Reduced wage bill not a problem for Newtongrange boss McLeish

Stevie McLeish, above, replaced Alan Miller as Newtongrange manager
Stevie McLeish, above, replaced Alan Miller as Newtongrange manager
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Despite having to work with a vastly-reduced budget next season, Newtongrange Star boss Stevie McLeish is confident he’ll still be able to attract quality players to the club.

Former Musselburgh Athletic manager McLeish was appointed at New Victoria Park last month alongside assistant Murray Hunter following the sacking of Alan Miller.

He has inherited a squad who are all out of contract, with the majority of last season’s side having been offered reduced deals. McLeish faces an anxious wait as they consider their options with players such as Craig Thomson, Lee Currie and Kris Renton certain to have many clubs chasing their signatures.

McLeish, who led Burgh to the Scottish Junior Cup final in a 19-month tenure at Olivebank, has been told the priority is to keep the club in the Super League next season.

He said: “Given the budget we’ve got I think survival at the moment is the biggest point on the agenda. Stay in the Super League and maybe challenge in a couple of cups and we’ll see how we go.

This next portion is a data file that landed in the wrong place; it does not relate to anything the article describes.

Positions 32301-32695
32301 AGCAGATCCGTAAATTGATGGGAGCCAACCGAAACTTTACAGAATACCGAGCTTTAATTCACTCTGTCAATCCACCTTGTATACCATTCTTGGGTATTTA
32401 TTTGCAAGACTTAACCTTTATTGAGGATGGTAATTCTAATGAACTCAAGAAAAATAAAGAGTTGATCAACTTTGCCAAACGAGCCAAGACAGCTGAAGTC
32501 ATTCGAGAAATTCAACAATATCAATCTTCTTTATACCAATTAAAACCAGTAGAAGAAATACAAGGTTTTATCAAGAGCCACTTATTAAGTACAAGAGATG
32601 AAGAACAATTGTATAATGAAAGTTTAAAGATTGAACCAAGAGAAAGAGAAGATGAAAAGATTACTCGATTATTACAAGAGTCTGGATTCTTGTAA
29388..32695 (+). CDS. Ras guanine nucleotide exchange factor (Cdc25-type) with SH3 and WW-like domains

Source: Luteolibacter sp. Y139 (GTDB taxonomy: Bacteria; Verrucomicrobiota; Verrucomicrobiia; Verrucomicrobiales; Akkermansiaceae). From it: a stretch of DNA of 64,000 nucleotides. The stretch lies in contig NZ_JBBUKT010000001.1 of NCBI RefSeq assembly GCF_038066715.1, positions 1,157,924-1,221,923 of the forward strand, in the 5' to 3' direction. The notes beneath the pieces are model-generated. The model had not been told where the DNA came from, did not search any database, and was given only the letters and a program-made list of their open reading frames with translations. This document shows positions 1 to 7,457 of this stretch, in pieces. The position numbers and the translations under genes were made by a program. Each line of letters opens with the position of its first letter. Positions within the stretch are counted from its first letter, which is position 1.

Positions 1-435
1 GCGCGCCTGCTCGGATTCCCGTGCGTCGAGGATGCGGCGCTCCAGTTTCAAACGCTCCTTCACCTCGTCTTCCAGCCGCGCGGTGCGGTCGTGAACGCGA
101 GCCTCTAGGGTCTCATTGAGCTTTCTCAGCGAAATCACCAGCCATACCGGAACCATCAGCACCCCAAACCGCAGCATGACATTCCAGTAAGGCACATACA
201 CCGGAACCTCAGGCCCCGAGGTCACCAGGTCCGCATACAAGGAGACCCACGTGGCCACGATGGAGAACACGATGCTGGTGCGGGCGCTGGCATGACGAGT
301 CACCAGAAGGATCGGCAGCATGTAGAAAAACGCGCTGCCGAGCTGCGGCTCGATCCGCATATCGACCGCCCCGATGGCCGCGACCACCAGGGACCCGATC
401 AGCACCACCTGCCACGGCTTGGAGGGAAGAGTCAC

“The committee realise themselves that the level of finance we have this year is not what it has been and it will be difficult to sustain a title challenge with the type of budget we’ve got.”

But despite having less finance to work with this summer, McLeish believes the club is still an attractive proposition for any player.

“You turn up at the ground and you see how nice it is and how good the pitch is and the facilities that are there. It’s a real feeling that it’s a good sized club,” he continued.

“It’s the calibre you can actually entice to the club anyway just because of the name, the surroundings and the people. There are always going to be talented players that won’t to come to Newtongrange Star.”

McLeish endured a troublesome end to his time at Olivebank with he and his players having to go without wages. He wasn’t given the financial backing to bring in new signings and had to work with a squad of just 14 in his last few months in charge.

“It wasn’t a tough decision to leave Musselburgh, it was pretty straight forward really,” he said.

“I thought my time had come at Musselburgh and we couldn’t really take the club any further. We did really well the year before and I had put together a squad which was competitive, but it was systematically eroded.

“We had an up and down bit of form come the middle part of the season and I don’t think we got the chances we should’ve got from people. It showed in the results – there were some good results and good performances in there, some bad results and some not so good performances.

“I’ve got a lot of happy memories from my time at Musselburgh and I really do wish them all the best. I just felt that the time was right to go.”